Standfirst: Rather than just popping supplements, a well-balanced diet that has enough protein, healthy fat, vegetables and fruit can keep skin healthy
EXPENSIVE face creams may moisturise from the outside but did you know that your kitchen may be your best beauty counter yet?
Our skin goes beyond just looks and vanity. It is our body’s largest organ. It plays a crucial role in regulating body temperature. It is also a defence barrier, fending off bacterial infections. Plus, it produces vitamin D with the help of sunshine.
Good nutrition is one of the important building blocks for skin health and vitality.
Rather than just popping supplements, a well-balanced diet that has enough protein, healthy fat, vegetables and fruit contribute natural compounds that help protect the skin from ultraviolet (UV) damage that results in wrinkles, brown age spots and skin damage.
Eat well and add some of these everyday foods to your grocery list to revitalise your complexion with the natural compounds that will nourish your skin deliciously from the inside out.
Soya beans contain an isoflavone called aglycone, which helps to improve skin firmness and improve the appearance of fine wrinkles.
Foods made with soya beans are aplenty such as tempeh, edamame beans, tauhu, fucuk, tau fu fah and soya bean milk, just to name a few.
The Malaysian Dietary Guideline 2010 recommends one serving of beans as part of your protein intake for the day.
Eggs are rich in the antioxidants lutein and zeaxanthin, which help to nourish and protect skin from the effects of UV damage from the sun that causes brown spots.
Lutein and zeaxanthin also protects the retina from light damage, reducing your risk for age-related macular degeneration.
Walnuts contain an Omega-3 fat component known as alpha-linolenic acid. This healthy fat contributes natural emollients to your skin to keep it supple and moist.
A 40g serving of walnuts (approximately ¼ cup) is enough to give you 100 per cent of your recommended requirement of alpha-linolenic acid.
Walnuts make a great snack, especially when mixed with dry fruit like raisins, cranberries and apricots.
I always keep a small container of walnuts and dried fruit in my handbag for a quick pick-me-up.
VITAMIN C-RICH FRUIT AND VEGETABLES
Fruits and vegetables are naturally rich in vitamin C. Vitamin C boosts collagen production in your skin, which adds firmness.
Firm skin is what keeps the wrinkles at bay as it makes the surface appear much smoother. But sadly, many are not getting their recommended five servings of vegetables and fruit per day. Always remember to fill up half your plate with vegetables and make fresh fruit your snack of choice in-between meals.
RED-COLOURED FRUIT AND VEGETABLES
Red-coloured fruit and vegetables contain lycopene, a potent antioxidant that boosts collagen production, and helps skin rejuvenate against the effects of sunburn.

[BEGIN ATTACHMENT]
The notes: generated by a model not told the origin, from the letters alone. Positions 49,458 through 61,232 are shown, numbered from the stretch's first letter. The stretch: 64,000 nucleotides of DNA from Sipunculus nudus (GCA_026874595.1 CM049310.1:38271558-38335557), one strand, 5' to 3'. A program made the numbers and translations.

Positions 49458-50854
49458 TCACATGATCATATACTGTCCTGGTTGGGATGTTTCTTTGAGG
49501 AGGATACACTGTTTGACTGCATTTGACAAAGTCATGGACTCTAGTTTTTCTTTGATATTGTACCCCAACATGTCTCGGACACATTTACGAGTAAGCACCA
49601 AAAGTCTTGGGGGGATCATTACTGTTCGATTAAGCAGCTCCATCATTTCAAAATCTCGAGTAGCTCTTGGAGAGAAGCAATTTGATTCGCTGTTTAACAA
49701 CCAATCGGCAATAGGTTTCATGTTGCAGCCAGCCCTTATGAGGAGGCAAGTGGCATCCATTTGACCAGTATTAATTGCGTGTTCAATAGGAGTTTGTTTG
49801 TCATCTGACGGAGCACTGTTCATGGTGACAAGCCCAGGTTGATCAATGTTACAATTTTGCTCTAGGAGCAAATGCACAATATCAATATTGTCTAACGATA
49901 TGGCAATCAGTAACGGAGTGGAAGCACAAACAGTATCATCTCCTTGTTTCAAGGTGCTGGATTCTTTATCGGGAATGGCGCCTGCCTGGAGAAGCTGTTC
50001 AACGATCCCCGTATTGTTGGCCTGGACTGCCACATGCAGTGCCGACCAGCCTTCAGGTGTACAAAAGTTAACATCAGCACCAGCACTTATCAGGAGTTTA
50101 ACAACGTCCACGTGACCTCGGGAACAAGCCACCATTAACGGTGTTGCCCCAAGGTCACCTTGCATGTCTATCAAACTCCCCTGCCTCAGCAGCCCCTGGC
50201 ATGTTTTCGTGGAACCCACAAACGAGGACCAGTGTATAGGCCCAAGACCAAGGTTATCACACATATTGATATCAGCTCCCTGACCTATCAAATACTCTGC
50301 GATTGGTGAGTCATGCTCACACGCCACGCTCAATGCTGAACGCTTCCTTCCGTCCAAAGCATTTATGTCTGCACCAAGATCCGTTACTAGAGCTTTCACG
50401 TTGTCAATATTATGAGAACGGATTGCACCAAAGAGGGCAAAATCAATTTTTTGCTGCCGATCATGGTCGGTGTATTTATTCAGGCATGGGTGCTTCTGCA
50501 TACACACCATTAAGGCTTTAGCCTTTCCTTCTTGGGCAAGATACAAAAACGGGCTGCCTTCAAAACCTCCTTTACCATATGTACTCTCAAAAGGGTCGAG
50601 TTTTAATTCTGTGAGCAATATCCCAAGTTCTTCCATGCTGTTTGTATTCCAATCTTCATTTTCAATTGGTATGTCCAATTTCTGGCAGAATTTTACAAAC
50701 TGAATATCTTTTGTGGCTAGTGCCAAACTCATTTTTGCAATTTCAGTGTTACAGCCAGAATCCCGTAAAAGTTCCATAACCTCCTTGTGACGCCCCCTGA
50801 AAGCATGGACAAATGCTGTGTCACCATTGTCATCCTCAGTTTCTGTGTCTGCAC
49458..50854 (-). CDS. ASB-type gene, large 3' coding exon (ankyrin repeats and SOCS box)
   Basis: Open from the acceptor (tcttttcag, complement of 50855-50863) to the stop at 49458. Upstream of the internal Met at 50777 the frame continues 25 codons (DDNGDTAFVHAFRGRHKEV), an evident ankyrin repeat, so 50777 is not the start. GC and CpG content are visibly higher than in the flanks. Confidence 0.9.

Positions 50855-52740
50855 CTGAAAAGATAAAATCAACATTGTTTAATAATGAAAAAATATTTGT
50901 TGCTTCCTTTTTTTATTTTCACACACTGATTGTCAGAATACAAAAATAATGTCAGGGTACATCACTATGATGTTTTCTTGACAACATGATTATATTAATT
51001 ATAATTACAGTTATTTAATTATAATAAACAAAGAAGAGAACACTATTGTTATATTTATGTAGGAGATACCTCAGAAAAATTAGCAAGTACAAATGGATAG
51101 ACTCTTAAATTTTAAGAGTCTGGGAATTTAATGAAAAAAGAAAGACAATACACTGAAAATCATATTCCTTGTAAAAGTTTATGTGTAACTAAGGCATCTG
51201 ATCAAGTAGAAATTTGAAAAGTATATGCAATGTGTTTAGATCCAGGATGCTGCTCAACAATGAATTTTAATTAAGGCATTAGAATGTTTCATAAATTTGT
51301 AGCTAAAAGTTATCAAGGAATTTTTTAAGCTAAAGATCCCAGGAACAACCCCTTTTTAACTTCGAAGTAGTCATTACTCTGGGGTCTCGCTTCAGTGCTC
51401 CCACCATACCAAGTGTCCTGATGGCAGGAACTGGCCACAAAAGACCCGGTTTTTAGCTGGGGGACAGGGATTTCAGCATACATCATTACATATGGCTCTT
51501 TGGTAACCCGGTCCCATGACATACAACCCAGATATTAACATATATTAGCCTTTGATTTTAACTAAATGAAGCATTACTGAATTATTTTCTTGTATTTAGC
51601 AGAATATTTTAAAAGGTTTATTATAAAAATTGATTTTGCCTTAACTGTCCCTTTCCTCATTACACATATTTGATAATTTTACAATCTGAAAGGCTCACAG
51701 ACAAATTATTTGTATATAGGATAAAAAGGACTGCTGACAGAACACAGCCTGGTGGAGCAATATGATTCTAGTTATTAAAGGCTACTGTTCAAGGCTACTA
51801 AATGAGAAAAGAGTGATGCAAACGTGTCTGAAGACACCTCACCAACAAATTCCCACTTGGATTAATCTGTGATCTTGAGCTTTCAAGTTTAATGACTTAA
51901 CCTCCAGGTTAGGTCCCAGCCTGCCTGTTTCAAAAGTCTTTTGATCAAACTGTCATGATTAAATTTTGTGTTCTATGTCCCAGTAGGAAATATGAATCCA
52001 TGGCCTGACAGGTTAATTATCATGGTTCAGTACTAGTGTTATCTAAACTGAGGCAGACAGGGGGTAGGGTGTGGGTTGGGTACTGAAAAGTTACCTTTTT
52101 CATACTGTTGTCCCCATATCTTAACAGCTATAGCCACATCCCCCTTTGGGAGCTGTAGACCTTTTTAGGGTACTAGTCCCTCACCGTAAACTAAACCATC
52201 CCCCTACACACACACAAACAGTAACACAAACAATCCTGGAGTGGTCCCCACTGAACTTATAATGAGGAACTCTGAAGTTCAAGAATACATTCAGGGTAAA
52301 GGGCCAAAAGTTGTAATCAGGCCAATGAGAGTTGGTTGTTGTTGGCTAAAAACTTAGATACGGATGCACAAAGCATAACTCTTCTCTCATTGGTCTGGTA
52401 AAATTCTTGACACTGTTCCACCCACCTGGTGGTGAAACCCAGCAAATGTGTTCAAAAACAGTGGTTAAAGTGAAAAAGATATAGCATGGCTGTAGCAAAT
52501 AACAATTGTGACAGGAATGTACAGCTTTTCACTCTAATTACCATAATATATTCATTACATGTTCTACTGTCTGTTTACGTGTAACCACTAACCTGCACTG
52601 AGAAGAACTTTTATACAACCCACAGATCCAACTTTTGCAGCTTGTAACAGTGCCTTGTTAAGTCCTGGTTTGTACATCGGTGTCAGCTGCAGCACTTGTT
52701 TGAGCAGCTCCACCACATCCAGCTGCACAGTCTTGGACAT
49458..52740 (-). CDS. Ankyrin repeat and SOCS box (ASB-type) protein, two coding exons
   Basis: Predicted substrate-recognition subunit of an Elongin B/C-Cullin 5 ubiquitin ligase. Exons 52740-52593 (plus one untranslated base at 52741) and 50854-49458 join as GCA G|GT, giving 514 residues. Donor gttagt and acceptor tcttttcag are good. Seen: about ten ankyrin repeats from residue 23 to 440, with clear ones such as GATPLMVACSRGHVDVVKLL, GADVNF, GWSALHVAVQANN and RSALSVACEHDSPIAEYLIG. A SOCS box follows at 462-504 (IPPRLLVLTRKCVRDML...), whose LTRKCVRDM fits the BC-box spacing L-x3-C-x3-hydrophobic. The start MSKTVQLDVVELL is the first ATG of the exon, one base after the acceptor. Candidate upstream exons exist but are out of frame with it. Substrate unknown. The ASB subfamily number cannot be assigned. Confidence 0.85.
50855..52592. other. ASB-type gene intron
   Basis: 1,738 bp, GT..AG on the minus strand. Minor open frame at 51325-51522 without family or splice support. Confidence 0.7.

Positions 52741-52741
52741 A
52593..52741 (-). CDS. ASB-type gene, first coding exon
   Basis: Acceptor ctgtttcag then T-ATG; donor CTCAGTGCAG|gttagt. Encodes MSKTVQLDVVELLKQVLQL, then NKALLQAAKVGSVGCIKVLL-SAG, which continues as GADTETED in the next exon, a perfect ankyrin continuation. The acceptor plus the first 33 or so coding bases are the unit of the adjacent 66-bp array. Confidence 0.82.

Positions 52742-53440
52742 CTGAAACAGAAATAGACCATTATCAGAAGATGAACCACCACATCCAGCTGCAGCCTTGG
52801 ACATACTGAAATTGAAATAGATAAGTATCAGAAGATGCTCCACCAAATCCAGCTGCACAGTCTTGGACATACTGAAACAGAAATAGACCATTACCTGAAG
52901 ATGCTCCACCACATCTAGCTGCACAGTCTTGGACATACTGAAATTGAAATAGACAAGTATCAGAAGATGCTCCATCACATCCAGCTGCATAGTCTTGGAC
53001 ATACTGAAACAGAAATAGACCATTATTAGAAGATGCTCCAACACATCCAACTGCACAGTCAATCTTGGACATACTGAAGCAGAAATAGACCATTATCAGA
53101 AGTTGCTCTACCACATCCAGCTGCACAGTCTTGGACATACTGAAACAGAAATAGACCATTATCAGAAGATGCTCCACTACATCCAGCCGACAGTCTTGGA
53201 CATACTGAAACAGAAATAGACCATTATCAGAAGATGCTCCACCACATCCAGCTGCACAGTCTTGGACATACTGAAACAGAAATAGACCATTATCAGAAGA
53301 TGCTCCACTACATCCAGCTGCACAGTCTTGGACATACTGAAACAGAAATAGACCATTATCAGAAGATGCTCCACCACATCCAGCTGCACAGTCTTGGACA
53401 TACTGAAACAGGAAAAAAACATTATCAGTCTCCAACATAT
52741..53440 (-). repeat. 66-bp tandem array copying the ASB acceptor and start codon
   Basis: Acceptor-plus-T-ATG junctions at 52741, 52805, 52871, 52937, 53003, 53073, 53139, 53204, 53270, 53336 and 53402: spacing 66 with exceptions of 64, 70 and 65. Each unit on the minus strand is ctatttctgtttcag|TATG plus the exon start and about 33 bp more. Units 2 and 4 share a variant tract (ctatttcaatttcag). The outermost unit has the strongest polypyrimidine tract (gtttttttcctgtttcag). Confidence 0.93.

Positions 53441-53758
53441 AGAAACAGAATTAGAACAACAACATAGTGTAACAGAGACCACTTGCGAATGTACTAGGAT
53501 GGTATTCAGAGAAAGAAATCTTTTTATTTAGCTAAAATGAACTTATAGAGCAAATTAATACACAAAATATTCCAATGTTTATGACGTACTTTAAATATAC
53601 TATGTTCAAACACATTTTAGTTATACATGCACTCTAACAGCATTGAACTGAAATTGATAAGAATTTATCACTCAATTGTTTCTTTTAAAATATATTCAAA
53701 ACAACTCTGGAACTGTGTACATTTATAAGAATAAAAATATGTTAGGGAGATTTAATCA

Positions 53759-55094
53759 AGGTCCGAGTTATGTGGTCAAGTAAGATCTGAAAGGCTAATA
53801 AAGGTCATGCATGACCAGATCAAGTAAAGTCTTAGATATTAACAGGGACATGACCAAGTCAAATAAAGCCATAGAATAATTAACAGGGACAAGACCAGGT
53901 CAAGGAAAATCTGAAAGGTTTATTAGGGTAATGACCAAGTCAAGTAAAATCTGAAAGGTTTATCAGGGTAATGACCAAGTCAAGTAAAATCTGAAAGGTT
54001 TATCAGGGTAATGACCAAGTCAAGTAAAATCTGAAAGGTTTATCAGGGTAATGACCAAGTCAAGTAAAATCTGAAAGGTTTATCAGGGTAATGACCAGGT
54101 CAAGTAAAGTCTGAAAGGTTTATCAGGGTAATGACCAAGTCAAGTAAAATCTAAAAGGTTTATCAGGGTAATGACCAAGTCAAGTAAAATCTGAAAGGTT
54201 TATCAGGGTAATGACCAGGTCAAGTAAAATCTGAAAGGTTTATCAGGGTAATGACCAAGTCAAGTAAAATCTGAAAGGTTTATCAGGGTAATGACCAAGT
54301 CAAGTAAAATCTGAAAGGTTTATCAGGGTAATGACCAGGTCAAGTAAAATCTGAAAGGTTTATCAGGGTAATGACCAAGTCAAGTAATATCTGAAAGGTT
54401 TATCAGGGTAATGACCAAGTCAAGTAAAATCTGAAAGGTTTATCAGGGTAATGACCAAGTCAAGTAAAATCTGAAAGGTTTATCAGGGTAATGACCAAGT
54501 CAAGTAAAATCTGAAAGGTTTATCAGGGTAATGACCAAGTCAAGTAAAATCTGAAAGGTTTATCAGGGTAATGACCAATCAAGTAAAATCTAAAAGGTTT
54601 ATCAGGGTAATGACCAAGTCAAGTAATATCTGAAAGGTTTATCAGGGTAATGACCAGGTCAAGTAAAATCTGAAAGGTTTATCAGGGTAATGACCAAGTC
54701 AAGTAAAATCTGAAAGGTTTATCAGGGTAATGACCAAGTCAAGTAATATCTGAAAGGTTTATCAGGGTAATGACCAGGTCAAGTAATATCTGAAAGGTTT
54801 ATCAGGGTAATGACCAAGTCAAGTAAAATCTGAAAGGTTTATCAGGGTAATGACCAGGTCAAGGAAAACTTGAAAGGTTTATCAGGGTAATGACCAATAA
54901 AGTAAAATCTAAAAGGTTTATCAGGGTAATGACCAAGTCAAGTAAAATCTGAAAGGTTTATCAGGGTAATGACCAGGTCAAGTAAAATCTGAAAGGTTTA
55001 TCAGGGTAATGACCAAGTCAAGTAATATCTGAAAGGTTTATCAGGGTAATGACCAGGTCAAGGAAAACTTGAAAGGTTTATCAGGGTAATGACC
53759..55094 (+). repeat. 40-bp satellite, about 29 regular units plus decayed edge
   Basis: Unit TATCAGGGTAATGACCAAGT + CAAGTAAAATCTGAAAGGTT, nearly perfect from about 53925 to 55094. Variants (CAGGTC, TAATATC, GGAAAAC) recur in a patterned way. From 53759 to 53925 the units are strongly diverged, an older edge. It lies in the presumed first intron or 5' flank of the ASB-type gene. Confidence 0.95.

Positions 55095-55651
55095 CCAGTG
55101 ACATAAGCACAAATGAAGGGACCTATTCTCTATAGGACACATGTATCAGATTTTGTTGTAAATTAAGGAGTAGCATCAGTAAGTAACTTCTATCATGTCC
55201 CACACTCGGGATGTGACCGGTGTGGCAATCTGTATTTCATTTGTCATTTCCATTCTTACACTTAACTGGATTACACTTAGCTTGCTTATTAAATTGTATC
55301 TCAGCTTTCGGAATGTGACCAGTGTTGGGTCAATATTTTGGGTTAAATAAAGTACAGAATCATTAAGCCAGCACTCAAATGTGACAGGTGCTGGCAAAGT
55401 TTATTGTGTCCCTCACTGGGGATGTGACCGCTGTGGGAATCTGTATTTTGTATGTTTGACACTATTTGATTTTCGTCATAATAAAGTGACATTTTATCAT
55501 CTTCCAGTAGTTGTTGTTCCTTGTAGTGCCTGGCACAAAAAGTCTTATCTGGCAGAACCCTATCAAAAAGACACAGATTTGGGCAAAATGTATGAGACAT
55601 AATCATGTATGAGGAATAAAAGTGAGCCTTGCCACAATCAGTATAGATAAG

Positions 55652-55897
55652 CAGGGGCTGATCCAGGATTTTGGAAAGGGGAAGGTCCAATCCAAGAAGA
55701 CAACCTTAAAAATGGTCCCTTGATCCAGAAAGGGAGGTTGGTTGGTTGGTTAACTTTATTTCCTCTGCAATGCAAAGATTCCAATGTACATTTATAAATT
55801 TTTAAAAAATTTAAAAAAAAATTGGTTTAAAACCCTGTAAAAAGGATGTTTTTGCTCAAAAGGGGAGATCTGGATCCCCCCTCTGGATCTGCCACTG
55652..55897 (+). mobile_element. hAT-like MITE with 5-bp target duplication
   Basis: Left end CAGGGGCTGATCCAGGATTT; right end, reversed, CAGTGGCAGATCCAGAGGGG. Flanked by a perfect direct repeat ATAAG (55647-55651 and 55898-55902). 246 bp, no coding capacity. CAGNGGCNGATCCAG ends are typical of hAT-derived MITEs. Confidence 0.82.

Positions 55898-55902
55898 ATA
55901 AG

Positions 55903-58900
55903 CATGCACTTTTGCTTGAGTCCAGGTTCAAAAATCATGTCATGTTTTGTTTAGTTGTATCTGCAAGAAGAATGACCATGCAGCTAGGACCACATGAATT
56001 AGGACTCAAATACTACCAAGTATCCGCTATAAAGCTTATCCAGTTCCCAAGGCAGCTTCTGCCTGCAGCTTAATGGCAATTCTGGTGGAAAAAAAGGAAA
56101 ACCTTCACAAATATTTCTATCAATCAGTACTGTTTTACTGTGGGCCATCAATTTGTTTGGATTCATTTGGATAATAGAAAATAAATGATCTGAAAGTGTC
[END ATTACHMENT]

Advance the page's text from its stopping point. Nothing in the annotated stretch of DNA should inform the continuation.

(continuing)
When time is short, here’s what I do to add servings of lycopene and vitamin C-rich fruit and vegetables into my meals.
I slice up some fresh tomatoes and cucumber as a side dish. It’s a nice refreshing vegetable dish to a cooked meal. Or add sliced tomato and cucumber to your sandwiches.
The added health benefit of having sufficient lycopene is that it helps to protect your heart from heart disease.
ONIONS AND APPLES
One of my favourite aromatics is the onion. I add it liberally to my cooking and also enjoy it raw in my salads! My favourite breath refresher after a meal is to munch on an apple.
Both of these foods are rich in quercetin. Quercetin has been shown to protect the skin from UVB rays that pose a risk for skin cancer.
Be sure to eat the apples with the peel as most of the concentration of quercetin is found there.
Like lycopene in red-coloured fruit and vegetables, quercetin is also protective of your heart. All the more reasons to add apples and onions to your grocery list, wouldn’t you say?
Vitamin A is a nutrient that plays a role in the cell turnover of healthy skin.
This natural turnover helps skin stay revitalised and supple. A serving of six leaves of romaine lettuce meets your vitamin A requirements for the day.
Plus romaine lettuce is a good source of potassium which helps in regulating fluid balance in our body. As romaine lettuce leaves are long and big, I use them as “popiah” skin to wrap shredded vegetables and/or cooked minced meat to make a spring roll. It’s a favourite light lunch for me.
Essential fatty acids are part of the building blocks of cell membranes in our skin.
One of their roles is to hold in moisture for healthy, emollient skin. Our body cannot make essential fatty acids, hence we need to get them from our diet.
Foods that are rich in essential fatty acids are cold water fish such as salmon, tuna, cod, etc, avocadoes, egg yolks, nuts, seeds, oils made from nuts and seeds, olives and whole grains.
Instead of getting too much of the unhealthy fat from greasy, processed food, add these naturally wholesome choices to your daily diet.
You’ll glow with not just pretty skin but good health too.
* Indra Balaratnam is a consultant dietitian who believes in simple, practical ways to eating well and living healthy. She can be reached at email@example.com